Title: A roadmap for research on crassulacean acid metabolism (CAM) to enhance sustainable food and bioenergy production in a hotter drier world
Authors: Yang, Xiaohan ×
Cushman, John C.
Borland, Anne M.
Edwards, Erika J.
Wullschleger, Stan D.
Tuskan, Gerald A.
Owen, Nick A.
Griffiths, Howard
Smith, J. Andrew C.
De Paoli, Henrique C.
Weston, David J.
Cottingham, Robert
Hartwell, James
Davis, Sarah C.
Silveria, Katia
Ming, Ray
Schlaugh, Karen
Abraham, Paul
Stewart, Ryan J.
Guo, Hao-Bo
Albion, Rebecca
Ha, Jungmin
Lim, Sung Don
Wone, Bernard W. M.
Yim, Won Cheol
Garcia, Travis
Mayer, Jesse A.
Petereit, Juli
Nair, Sujithkumar S.
Casey, Erin
Hettich, Robert L.
Ceusters, Johan
Ranjan, Priya
Palla, Kaitlin J.
Yin, Hengfu
Reyes-Garcia, Casandra
Andrade, Jose Louis
Freschi, Luciano
Dever, Louisa V.
Boxall, Susanna F.
Walker, Jade
Davies, Jack
Bupphada, Phaitun
Kadu, Nirja
Winter, Klaus
Sage, Rowan F.
Aguilar, Cristobal N.
Schmutz, Jeremy
Jenkins, Jerry
Holtum, Joseph A. M. #
Issue Date: Jul-2015
Publisher: Wiley-Blackwell Publishing Ltd.
Series Title: New Phytologist vol:207 pages:491-504
Abstract: Crassulacean acid metabolism (CAM), a special mode of photosynthesis, features nocturnal CO2 uptake, which facilitates increased water-use efficiency (WUE) and enables CAM plants to inhabit water-limited environments such as semi-arid deserts or seasonally dry rain forests. Human population growth in combination with global climate change now challenges agricultural production systems to increase food, feed, forage, fiber and fuel production by expanding into semi-arid, abandoned, marginal, or degraded agricultural lands. Such sustainable dryland production increases are envisioned by increased reliance on highly water-use efficient CAM crop species, such as Agave and Opuntia. Thus, major research efforts are now underway to provide detailed assessments of the productivity of major CAM crop species and to harness the WUE of CAM by engineering this pathway into existing food and bioenergy crops. The gains in understanding CAM photosynthesis through an expanded research effort have potential for high returns on investment in the foreseeable future. To help realize this potential, it is necessary to address important scientific questions related to genomic features, regulatory mechanisms, CAM evolution, CAM-into-C3 engineering, and sustainable CAM crop production. Answering these questions requires collaborative efforts to build infrastructure for CAM model systems, field trials, mutant collections, and data management.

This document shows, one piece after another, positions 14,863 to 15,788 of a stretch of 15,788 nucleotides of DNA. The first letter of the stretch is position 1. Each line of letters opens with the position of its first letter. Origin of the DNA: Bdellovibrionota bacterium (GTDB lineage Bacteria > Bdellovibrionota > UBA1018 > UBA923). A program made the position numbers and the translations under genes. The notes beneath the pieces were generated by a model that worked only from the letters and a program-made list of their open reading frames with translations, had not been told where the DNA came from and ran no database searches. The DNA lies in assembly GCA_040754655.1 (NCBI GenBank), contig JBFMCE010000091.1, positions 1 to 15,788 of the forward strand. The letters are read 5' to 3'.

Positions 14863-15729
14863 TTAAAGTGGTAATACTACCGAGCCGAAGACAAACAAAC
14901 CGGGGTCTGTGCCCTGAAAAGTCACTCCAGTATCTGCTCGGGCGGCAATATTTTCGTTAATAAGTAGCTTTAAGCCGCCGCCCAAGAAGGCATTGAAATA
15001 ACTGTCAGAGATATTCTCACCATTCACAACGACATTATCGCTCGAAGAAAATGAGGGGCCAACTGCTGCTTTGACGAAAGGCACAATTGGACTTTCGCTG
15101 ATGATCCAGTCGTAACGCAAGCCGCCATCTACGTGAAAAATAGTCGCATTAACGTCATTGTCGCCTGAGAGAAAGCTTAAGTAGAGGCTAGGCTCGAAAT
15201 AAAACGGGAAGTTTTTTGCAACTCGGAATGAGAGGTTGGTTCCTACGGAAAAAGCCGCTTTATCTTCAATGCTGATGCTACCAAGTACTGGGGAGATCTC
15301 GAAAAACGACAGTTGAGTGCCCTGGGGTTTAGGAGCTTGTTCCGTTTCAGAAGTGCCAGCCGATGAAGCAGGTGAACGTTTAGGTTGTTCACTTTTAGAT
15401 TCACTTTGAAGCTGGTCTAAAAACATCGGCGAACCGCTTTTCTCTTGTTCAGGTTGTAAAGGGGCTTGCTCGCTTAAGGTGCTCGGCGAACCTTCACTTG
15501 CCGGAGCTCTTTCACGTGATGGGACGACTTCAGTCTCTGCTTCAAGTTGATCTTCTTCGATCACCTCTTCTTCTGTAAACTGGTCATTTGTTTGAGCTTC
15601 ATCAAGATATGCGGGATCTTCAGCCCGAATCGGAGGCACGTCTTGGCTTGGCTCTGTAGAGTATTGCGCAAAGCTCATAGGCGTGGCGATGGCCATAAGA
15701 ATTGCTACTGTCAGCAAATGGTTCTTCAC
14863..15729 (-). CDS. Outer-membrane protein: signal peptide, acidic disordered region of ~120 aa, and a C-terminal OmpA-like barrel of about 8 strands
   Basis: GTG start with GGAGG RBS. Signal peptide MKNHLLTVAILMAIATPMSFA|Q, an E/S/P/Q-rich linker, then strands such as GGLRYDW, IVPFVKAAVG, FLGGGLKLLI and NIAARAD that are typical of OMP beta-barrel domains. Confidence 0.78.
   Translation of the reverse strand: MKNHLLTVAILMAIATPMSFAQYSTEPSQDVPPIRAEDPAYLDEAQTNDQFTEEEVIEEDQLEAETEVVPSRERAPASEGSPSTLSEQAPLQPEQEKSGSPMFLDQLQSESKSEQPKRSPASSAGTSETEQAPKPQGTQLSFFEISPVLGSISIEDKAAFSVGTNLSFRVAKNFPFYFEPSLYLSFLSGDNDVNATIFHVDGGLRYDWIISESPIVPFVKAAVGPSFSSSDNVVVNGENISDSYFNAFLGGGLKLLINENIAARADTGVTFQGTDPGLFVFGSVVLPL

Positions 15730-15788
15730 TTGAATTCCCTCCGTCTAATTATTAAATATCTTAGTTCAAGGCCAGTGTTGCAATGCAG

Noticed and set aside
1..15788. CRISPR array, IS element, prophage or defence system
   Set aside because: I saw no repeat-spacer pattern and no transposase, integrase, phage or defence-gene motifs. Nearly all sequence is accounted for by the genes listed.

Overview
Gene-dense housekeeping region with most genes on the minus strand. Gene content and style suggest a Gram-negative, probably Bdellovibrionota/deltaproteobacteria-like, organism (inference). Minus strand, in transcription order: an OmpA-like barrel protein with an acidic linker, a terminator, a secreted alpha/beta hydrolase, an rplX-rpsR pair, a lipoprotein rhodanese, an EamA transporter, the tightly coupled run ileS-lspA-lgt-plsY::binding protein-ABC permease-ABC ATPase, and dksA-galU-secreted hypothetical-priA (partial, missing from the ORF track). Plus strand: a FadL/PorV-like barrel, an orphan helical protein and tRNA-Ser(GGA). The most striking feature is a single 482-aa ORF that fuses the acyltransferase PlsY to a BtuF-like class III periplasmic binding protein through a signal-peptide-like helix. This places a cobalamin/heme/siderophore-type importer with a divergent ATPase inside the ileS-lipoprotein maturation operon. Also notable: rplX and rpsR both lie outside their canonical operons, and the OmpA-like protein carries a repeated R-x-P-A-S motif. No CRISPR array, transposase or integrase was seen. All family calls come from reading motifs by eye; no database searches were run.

ISSN: 0028-646X
Publication status: published
KU Leuven publication type: IT
Appears in Collections:Bioengineering Technology TC, Technology Campus Geel
Technologiecluster Bioengineering Technologie
× corresponding author
# (joint) last author

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